Object As Subject // In-person
Writing inspired by what you hold
Object As Subject // In-person
If your house were on fire and your loved ones were safe, you’d hastily spend a minute grabbing some random sentimental objects on your way out the door. All of us feel deep connections to some of the plainest objects in our lives: vinyl records, works of art, shoes, chairs, and so on. The image of these daily or popular items is often considered fodder for poetry, but it can also be a rich source of inspiration in prose. Creative nonfiction doesn’t have to be limited only to things that happen; it can also be about a thing you hold in your hand. An object is a great subject!
This workshop will guide you through different ways of writing about the objects that speak to you. Whether you want to sing the praises of a pair of sunglasses for an entire essay or just hone in on the finer points of a hubcap in a tale about something else entirely, this session has tools that will help bring the words you need to the objects you love.
- LEARN how to research using the foundations of journalistic writing
- EXAMINE the ideas that your object represents, and
- BEGIN writing your story
On-site participants will have the opportunity to workshop for peer and instructor feedback.
Saturday, June 8, 2019
1 pm - 4:30 pm
Advance registration strongly recommended.
The workshop is limited to 16 students.
Requirements for on-site participants: Bring an object, or photo of an object, that will serve as the focus of your writing.
$25 if registered by 5/27/2019
$35 if registered after 5/27/2019
Can't join us in Pittsburgh? There's a webinar option available as well.
Just the Facts: We will begin by looking at your object objectively. Using the basic principles of lede-writing in journalism, we’ll determine the “who, what, when, where, how, and why” for your object.
How and Why Again: Next we will explore the deeper story of your object. In thinking about the context of objects, most are the result of some sort of design, for example—some objects are made by machines, others by people, others by nature. Some objects have a clear purpose or physical use; others are more for contemplation or appreciation. What can you know about your object, and what is unknowable?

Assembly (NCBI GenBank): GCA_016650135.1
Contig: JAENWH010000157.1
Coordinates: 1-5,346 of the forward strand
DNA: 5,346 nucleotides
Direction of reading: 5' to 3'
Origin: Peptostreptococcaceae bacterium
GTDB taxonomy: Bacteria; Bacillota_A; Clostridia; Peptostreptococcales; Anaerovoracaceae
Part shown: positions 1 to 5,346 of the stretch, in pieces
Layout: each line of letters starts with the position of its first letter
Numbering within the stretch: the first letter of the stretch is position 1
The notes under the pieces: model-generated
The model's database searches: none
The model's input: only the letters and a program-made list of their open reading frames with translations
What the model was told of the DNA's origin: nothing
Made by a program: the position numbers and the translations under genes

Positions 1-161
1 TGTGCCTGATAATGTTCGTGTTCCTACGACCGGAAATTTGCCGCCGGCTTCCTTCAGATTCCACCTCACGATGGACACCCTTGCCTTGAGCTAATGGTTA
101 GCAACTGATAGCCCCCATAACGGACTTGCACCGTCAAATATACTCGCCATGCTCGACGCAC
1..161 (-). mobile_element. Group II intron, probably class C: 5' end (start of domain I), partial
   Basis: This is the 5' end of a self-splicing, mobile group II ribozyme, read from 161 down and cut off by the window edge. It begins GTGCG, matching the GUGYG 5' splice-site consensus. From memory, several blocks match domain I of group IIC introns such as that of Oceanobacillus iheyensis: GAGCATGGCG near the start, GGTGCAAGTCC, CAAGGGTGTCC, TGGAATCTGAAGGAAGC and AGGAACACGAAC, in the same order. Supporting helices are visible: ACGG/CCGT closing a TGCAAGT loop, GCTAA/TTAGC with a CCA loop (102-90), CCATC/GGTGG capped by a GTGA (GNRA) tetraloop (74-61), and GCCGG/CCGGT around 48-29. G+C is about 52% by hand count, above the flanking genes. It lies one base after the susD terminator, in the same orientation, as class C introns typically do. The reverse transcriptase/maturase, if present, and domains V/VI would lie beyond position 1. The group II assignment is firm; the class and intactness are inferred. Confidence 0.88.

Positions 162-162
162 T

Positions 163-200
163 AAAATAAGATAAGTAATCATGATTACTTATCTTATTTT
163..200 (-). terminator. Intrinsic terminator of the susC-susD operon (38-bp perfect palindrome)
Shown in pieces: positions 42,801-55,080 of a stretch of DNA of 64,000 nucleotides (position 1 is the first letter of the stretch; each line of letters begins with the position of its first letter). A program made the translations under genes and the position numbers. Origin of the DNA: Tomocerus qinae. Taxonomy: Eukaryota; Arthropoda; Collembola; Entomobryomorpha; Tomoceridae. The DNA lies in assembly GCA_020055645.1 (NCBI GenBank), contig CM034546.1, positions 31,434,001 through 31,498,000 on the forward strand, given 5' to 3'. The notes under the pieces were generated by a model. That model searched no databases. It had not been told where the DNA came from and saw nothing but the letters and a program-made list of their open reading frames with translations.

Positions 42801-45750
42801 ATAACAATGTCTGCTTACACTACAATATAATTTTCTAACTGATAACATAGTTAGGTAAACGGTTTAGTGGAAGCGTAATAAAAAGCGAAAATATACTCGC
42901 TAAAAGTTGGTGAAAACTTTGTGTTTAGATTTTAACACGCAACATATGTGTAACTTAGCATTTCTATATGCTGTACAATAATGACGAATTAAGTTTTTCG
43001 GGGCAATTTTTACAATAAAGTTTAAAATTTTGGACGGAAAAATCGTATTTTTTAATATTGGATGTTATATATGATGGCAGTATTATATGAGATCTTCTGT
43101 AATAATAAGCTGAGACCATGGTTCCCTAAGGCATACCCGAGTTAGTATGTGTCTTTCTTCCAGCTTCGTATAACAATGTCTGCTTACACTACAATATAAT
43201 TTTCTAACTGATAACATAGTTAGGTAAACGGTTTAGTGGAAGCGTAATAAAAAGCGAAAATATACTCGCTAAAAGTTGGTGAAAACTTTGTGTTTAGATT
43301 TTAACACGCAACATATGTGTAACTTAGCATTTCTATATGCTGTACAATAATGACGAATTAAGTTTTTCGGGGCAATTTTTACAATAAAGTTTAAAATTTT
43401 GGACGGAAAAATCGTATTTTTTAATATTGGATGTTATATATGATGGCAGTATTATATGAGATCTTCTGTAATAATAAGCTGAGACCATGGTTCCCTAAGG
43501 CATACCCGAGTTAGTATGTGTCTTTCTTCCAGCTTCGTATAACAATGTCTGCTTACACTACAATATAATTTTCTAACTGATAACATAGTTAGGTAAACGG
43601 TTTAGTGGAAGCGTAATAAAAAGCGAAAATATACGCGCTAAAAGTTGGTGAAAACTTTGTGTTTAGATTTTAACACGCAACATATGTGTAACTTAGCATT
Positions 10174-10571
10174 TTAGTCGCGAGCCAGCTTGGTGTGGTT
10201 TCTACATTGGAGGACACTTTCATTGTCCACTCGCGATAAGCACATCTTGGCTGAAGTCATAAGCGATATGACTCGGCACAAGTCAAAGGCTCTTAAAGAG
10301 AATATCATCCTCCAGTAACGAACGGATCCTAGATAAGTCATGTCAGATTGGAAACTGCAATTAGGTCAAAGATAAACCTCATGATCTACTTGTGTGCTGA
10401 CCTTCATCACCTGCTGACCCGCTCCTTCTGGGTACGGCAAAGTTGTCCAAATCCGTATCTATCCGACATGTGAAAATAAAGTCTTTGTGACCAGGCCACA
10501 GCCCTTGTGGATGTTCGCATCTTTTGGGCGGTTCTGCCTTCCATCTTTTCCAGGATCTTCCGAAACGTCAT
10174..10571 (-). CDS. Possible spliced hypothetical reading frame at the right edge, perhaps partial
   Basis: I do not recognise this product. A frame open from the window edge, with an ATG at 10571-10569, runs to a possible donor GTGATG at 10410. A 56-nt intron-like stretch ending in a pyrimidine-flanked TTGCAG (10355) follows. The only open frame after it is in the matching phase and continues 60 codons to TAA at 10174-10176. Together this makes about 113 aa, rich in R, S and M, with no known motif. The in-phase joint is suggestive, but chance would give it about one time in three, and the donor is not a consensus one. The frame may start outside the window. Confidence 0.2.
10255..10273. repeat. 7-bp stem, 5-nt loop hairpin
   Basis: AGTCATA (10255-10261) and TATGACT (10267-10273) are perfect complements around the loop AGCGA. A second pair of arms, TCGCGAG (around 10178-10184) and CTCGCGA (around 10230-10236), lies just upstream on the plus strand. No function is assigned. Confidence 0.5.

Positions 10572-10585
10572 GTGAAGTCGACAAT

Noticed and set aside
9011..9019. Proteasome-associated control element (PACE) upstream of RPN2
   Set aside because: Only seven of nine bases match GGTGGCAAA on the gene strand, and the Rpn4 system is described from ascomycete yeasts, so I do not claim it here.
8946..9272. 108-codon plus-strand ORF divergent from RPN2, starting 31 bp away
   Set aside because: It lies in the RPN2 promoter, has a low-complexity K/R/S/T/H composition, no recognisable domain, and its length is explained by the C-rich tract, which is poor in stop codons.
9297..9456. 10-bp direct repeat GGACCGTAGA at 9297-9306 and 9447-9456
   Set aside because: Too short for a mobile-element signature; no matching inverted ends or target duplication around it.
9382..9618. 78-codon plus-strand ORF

Make It Mine: After understanding your object in reality and in theory, we’ll integrate it back into our lives. You’ll work on telling the story of how this object came into your life and why it has mattered, focusing on how it makes you feel.
The presentation will end with Q & A.
Make It Somebody Else’s: We’ll put the object back out into the world by examining how others talk about it, and about objects, generally. You’ll work on forming a dialogue with what else has been said about your object, as well as get comfortable with and try adopting some iconic voices and stylistic devices from other writers whose work has focused on objects.
All Things Are One Thing: Finally, we will reflect on how to combine all the elements we’ve discussed into our newly enriched sense of voice. Participants will practice some traditionally poetic techniques of cutting and splicing, then craft transitions that will help smooth out all the bits we’ve drafted into one coherent piece of writing. We’ll celebrate by presenting and workshopping the finished products as a whole group.
Location // 5119 Coral Street, Pittsburgh, PA 15224
The lower level of our workshop and gallery space is wheelchair accessible. Free on-street parking is available.
Doors open at 12 pm, event begins at 1 pm. Snacks, coffee & tea will be provided.
Megan Volpert is the author of many books on popular culture, including two Lambda Literary Award finalists and an American Library Association honoree. She has been teaching high school English in Atlanta for over a decade and was 2014 Teacher of the Year. She writes for PopMatters and has edited anthologies of philosophical essays on the music of Tom Petty and the television series RuPaul’s Drag Race.